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What comes to mind when you picture the legal profession? If you’re like most people, you imagine a high-powered attorney in a courtroom setting. This image, although common, is by no means representative of the field as a whole.

Attorneys serve clients in a variety of settings and capacities—and along the way, they’re assisted by paralegals, law clerks, intake representatives, and a variety of other skilled individuals who are just as passionate about their work in the legal field.

If you’re fascinated by law but not particularly interested in becoming an attorney, you can still make a difference in this thriving sector. Whether you work for a law firm, with the court system, or in marketing, your efforts can make a real difference. With a Bachelor of Science in Legal Studies, you’ll enjoy access to a variety of exciting career opportunities. Several of these are explained in detail below:


As a paralegal, you will play a critical role in investigating cases and drafting legal documents. Your efforts could make a huge difference during the discovery phase, which sets the stage for a successful resolution down the road.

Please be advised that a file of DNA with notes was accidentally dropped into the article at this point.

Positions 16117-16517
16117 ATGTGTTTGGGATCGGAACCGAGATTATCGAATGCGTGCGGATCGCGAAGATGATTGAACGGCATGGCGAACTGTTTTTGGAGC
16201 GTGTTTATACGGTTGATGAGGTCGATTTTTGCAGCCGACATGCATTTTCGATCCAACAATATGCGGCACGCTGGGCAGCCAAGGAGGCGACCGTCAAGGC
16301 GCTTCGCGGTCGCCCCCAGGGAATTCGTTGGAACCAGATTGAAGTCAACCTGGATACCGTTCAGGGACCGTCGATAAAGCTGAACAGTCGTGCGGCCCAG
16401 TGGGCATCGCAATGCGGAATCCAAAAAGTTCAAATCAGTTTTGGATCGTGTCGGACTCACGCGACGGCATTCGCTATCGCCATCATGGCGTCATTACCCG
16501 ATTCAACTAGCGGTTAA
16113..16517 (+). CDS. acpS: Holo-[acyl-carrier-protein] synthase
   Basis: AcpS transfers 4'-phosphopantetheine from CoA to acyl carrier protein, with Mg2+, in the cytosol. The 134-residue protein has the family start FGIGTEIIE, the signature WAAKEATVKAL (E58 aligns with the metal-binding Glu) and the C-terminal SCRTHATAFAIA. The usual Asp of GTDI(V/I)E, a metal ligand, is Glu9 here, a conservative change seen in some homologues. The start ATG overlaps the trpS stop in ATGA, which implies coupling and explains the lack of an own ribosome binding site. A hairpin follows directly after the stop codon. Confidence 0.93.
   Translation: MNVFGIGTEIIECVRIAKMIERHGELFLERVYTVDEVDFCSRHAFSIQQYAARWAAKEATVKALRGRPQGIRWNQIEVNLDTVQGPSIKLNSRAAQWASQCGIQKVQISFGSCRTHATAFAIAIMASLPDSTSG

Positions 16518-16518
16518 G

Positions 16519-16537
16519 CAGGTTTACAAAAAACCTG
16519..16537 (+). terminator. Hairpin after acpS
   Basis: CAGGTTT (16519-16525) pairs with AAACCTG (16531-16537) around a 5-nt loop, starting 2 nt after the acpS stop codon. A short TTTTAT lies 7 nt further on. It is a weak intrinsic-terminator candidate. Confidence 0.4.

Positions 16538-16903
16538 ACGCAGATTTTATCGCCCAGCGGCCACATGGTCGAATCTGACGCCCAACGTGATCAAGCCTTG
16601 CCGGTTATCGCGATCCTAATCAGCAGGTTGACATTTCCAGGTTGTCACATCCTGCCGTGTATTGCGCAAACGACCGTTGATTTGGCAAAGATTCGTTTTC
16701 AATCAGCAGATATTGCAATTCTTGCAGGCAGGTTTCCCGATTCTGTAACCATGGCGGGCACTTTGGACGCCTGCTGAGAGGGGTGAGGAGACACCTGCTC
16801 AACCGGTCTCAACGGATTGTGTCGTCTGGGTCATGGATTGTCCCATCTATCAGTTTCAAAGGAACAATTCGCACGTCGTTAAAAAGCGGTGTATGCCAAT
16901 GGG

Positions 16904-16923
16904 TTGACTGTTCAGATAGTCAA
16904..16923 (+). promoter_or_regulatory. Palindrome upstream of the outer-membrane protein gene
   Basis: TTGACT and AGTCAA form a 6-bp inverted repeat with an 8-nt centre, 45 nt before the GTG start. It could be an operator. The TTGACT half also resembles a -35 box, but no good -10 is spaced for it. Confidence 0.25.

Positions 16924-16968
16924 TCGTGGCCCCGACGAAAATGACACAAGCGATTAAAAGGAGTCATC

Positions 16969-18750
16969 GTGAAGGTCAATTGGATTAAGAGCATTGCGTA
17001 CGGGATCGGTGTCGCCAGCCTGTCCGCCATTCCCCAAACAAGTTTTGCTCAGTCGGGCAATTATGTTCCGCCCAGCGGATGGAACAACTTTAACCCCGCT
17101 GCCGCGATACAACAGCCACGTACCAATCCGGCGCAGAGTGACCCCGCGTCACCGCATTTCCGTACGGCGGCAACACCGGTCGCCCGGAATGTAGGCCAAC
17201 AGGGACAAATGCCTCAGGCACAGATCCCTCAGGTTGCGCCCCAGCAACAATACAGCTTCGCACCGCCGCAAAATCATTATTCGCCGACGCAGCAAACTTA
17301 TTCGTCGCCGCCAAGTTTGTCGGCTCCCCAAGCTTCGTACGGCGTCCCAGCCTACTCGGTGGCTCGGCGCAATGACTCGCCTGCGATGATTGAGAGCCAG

Beyond conducting research, you may be actively involved in trials or other legal proceedings. In such settings, you may fulfill essential duties such as handling exhibits or taking notes for attorneys to review later on.

An understanding of key legal terms and concepts is critical to success as a paralegal, but you’ll also want to develop extensive technological skills. If you’re like many modern paralegals, you’ll handle a large volume of documents via dedicated case management software or electronic discovery tools.

While many paralegals work for law firms, this career path can also involve a variety of other settings and organizations. Many paralegals work for government agencies. Others are employed at the corporate level in the fields of finance or insurance. The increasing need for paralegals in such settings has prompted rapid growth in this field, with the Bureau of Labor Statistics citing an above-average job outlook of 12 percent by 2028.

Law Clerk

If you love the intellectual stimulation of case law, you’ll quickly become entranced with your day-to-day work as a law clerk. Research is a key component of this career path, which may involve the in-depth examination of federal and state statutes, court records, legal briefs, and a variety of other critical documents.

While considerable overlap often exists between the duties taken on by law clerks and paralegals, several differences are worth noting. Paralegals are sometimes able to find work after obtaining a certificate or associate degree, but finding employment as a law clerk will prove almost impossible without more extensive education, such as a Bachelor of Science in Legal Studies.

While paralegals generally work for small or midsize law firms, law clerks are more commonly employed by judges or larger legal practices. They often hold the authority to dispense legal advice. Meanwhile, most paralegals are required to refer clients to attorneys.